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First Year

The Master’s programme is part of the Regional Sector Plan and is offered in collaboration with the University of Amsterdam (UvA) and the Vrije Universiteit (VU).
Each student can follow courses at one of the sister institutes. At least 40 ects of the 60 ects programme consist of courses offered by Leiden University. More information about the sectorplan can be found here.

Course EC Semester 1 Semester 2
Thesis 20
leesgroepje Middeleeuws Latijn 2
Griekse archeologische en religieuze teksten 5

Seminars Literature/ Linguistics

Seminar MA/ ResMA Greek Seven Great Tragedies 10
Aristotle’s Poetics. A Greek philosopher on Greek poetry 5
Seminar MA Latin: The Elegiac Book: Propertius, Book IV 10
Seminar MA Greek: Heroes and Cities: Pindar’s Odes in Context 10
Master Seminar Latin: Visions of Rome. Appropriation of the Roman Heritage in Humanist Latin Poetry 10


Tutorial MA/ ResMA Greek: Alcibiades: Ideology and Literary Presentation 10
Tutorial MA/ ResMA: Tears in the Ancient and Early Modern World 10
Tutorial MA/ ResMA Greek: Inherited guilt and postponed punishment: from Aeschylus to Augustine 10
MA/ResMA Tutorial Latijnse taal/literatuur: “Marius Victorinus, Liber de definitionibus“ 10

Cultural-Historical Seminars

Graeco-Roman Egypt: from Alexander the Great to Diocletian 10
Roman Social History 10
Science and Humanities in the Ancient Philosophical Curriculum 10
Alexandria in Egypt? The history and archaeology of culture contact 10
The Rise of Rome and the Unification of the Mediterranean 10

More info

Master’s thesis and requirements for graduation
Sector plan



The regional Master’s degree programme in Classics builds on the Bachelor’s degree programme. It shares the general objectives of that programme, but aims to achieve them at a more advanced level. The Master’s programme therefore sets out to provide a diverse, balanced and nuanced view of Greco-Roman Antiquity on the basis of an in-depth analysis of the integrated linguistic, cultural-historical and literary sources used in the Bachelor’s programme. The sources on which this analysis is based are, first and foremost, representative primary texts in Greek and Latin and, to a lesser extent, material evidence. The analysis of the sources can be approached from either a linguistic or a literary perspective. A further objective is to ensure that graduates of the Master’s programme in Classics can expertly and critically relate their knowledge of Antiquity to texts and other cultural phenomena of later periods. Moreover, after completing this programme, students will have the knowledge and competence required for an upper secondary teaching qualification or for a PhD candidature and for positions outside the university that require an academic level of thinking.
Also see:



The programme has two tracks: one in Literature, the other in Linguistics. Both of these contain a number of compulsory elements, including a limited number of courses from the cultural-historical disciplines. There is also an area of free choice, in which cultural-historical subjects and/ or languages may be included.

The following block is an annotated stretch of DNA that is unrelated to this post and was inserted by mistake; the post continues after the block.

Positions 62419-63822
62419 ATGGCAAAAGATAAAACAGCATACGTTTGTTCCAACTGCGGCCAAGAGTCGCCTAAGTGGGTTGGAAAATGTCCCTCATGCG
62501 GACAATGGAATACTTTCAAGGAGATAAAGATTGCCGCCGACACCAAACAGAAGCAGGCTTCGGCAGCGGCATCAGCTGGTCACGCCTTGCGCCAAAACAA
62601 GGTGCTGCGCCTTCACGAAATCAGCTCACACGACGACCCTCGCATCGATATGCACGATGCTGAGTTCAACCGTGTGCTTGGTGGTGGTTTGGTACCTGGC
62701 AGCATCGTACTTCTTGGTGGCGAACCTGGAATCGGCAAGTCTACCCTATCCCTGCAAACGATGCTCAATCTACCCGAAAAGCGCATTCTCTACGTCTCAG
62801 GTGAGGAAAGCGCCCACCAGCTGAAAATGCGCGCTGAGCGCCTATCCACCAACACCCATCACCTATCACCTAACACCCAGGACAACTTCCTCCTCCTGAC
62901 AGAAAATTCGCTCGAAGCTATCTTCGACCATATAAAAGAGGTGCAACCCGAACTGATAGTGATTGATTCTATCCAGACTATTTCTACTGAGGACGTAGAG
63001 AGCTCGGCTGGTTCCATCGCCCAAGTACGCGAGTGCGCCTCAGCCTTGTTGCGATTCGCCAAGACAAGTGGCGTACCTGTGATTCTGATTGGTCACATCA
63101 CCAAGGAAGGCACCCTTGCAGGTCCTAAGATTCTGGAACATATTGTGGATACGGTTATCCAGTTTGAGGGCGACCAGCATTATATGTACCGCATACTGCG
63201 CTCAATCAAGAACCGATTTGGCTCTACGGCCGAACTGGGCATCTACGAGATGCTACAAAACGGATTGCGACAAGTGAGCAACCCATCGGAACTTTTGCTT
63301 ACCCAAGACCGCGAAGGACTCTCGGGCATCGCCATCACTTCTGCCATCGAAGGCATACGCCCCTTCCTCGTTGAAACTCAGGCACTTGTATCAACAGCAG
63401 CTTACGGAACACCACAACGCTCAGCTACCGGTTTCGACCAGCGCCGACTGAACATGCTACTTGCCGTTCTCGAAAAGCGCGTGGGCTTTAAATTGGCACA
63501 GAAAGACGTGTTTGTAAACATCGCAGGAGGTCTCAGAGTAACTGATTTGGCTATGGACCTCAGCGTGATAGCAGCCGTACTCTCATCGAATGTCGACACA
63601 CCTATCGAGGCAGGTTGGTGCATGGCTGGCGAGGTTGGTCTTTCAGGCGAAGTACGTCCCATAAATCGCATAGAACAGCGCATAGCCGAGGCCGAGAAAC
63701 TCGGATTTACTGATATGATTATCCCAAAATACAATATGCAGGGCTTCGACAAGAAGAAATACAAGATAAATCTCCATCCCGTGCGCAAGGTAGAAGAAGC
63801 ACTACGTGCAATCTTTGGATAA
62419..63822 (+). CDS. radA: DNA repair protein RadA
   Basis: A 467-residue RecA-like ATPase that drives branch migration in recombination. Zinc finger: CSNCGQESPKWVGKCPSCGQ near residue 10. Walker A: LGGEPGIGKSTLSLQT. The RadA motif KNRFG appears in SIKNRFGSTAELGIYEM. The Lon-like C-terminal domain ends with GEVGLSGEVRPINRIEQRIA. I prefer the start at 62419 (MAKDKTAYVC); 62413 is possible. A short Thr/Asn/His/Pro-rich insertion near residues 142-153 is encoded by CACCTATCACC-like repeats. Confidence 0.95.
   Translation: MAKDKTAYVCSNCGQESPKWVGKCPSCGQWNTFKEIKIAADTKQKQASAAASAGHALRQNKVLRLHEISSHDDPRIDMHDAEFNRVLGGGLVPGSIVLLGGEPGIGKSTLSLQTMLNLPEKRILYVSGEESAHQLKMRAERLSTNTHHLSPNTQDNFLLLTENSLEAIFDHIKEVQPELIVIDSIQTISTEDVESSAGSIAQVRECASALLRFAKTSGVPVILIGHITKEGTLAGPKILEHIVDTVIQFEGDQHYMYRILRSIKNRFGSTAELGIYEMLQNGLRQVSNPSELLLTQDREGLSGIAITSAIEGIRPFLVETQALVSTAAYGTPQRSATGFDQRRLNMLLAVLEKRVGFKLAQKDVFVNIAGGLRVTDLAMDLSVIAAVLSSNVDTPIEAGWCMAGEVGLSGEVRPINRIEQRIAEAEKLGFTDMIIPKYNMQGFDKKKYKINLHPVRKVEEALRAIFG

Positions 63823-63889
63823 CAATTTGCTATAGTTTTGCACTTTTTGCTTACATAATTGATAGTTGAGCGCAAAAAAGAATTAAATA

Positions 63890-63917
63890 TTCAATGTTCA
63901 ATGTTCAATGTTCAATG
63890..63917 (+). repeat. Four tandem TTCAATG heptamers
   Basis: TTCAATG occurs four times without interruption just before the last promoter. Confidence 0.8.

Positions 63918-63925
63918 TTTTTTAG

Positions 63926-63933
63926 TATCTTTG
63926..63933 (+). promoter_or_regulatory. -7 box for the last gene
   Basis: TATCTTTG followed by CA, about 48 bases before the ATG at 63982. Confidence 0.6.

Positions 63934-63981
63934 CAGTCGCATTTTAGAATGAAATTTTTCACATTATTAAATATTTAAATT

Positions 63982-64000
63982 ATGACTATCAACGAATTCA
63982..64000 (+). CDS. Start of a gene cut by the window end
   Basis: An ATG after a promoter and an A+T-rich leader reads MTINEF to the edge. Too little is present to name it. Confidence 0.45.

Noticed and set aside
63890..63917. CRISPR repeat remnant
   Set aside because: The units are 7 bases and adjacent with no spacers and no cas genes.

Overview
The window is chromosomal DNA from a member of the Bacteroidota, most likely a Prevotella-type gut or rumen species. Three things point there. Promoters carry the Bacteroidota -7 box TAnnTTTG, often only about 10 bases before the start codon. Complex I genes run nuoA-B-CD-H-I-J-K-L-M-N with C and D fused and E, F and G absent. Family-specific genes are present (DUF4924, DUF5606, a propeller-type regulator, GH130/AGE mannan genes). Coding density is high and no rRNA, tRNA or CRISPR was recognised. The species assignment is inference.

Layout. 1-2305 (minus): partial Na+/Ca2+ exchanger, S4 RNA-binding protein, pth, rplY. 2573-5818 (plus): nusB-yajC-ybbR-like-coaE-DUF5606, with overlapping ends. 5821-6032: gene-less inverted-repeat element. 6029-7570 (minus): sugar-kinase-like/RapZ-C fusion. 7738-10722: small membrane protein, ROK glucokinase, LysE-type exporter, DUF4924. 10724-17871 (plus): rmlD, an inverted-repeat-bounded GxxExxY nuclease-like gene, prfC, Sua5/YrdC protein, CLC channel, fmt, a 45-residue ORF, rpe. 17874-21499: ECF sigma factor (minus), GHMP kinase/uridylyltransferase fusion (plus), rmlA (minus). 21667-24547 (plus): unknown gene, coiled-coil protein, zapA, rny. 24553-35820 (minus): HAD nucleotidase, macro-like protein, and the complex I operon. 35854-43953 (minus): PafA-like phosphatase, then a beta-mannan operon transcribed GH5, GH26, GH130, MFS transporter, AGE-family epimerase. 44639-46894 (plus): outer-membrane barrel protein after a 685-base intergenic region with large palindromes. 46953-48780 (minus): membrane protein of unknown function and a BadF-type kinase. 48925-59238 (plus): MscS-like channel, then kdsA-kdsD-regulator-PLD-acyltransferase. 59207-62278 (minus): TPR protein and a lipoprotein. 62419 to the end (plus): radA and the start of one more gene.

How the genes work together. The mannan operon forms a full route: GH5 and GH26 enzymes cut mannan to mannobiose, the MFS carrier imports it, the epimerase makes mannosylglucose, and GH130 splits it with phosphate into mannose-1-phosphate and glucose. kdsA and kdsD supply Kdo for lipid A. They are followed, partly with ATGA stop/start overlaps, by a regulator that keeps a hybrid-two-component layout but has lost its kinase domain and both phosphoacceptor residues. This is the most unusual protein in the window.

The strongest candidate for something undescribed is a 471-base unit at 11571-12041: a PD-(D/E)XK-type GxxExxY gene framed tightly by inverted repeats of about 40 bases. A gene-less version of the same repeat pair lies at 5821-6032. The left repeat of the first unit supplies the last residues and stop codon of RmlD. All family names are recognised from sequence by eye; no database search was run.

The programme consists of various modes of instruction: 30 ec in the form of seminars; 10 ec of tutorials (supervised independent study); 20 ec in the form of a thesis.
Both tracks meet the nationally determined requirements for the language component, and with that also the requirements for admission to the Master’s Education programme. In principle, the compulsory cultural-historical component in the Bachelor’s programme together with the academically more advanced cultural-historical element in the Master’s programme provide an adequate grounding for a teacher in pre-university education.

Master’s thesis and requirements for graduation

In order to graduate, students must have successfully completed the 60 ec programme and have completed their final thesis as a component of that programme. The thesis for the Classics Master’s programme is worth 20 ec, and as a rule contains a maximum of 17,000 words including notes, bibliography and appendices. All theses are based on a substantial amount of primary texts in Greek or Latin relevant to the line of investigation, which is either of a linguistic or literary nature, or of a cultural-historical nature; in the case of the latter, there are two supervisors, a lecturer from one of the language sections and one from the cultural-historical disciplines. The lecturer from the cultural-historical discipline can act as the first supervisor for the thesis, with a lecturer from the language sections as second reader. In these cases, the thesis plan must be approved by both first and second reader before the start of the writing process.
Also see:

Sector plan

The Master’s programme is part of the Regional Sector Plan and is offered in close collaboration with the University of Amsterdam (UvA) and the Vrije Universiteit (VU).Students can choose from all the courses on offer within the Sector Plan, both in Leiden and at the sister institutions. At least 40 ec of the 60 ec programme (including the thesis) must consist of courses offered by Leiden University.